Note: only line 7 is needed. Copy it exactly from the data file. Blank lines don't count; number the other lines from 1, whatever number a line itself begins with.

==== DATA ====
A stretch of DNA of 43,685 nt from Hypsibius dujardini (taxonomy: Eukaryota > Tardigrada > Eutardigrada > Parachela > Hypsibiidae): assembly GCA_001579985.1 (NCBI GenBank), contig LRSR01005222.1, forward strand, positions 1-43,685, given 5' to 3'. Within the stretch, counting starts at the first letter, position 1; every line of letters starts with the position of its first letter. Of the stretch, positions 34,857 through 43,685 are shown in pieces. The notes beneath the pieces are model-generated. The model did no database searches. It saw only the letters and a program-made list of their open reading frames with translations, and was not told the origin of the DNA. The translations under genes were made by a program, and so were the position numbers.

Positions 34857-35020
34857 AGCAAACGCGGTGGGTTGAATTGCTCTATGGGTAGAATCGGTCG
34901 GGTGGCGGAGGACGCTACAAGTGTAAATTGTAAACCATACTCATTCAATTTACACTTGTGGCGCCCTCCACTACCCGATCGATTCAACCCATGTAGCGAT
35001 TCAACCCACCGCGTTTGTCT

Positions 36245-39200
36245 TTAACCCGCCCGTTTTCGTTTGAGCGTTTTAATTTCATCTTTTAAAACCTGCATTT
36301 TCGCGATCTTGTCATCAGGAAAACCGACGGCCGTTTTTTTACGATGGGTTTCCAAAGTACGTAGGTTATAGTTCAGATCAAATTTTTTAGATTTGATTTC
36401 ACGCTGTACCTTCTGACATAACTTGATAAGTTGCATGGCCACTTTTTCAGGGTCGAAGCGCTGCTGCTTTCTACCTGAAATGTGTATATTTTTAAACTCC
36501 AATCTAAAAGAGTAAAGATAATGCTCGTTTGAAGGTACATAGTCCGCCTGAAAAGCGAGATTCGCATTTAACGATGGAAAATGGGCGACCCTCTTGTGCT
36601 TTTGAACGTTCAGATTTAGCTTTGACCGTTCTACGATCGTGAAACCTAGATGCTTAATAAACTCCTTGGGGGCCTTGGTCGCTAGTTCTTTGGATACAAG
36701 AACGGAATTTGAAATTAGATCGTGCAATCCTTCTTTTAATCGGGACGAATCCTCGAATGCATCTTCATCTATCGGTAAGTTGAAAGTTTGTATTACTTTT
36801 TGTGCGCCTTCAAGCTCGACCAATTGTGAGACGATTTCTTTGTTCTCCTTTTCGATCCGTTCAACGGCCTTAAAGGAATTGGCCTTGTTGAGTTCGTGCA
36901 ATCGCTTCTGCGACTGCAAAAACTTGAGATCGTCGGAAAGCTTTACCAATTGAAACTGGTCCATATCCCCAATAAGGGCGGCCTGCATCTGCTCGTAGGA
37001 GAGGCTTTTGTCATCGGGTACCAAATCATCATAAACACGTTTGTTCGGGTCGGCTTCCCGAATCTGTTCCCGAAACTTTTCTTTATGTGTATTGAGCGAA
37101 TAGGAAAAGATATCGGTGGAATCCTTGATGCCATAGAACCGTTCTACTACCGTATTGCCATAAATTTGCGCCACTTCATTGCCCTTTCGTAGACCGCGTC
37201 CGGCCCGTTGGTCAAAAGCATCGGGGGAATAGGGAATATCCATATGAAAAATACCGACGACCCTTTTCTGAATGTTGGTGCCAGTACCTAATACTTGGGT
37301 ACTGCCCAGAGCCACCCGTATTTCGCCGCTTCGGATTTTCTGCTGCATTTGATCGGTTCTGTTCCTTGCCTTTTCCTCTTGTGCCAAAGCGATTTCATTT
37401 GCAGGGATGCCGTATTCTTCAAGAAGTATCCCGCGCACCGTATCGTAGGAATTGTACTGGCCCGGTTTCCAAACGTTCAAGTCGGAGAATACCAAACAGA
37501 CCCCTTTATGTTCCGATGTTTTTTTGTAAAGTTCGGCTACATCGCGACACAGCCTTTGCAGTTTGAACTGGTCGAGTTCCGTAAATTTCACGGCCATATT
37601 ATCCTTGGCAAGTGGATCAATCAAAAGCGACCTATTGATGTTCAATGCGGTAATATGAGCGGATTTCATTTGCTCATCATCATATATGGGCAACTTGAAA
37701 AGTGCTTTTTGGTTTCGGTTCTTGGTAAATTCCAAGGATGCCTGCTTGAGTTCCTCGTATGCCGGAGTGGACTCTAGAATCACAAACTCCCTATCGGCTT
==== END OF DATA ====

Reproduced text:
36245 TTAACCCGCCCGTTTTCGTTTGAGCGTTTTAATTTCATCTTTTAAAACCTGCATTT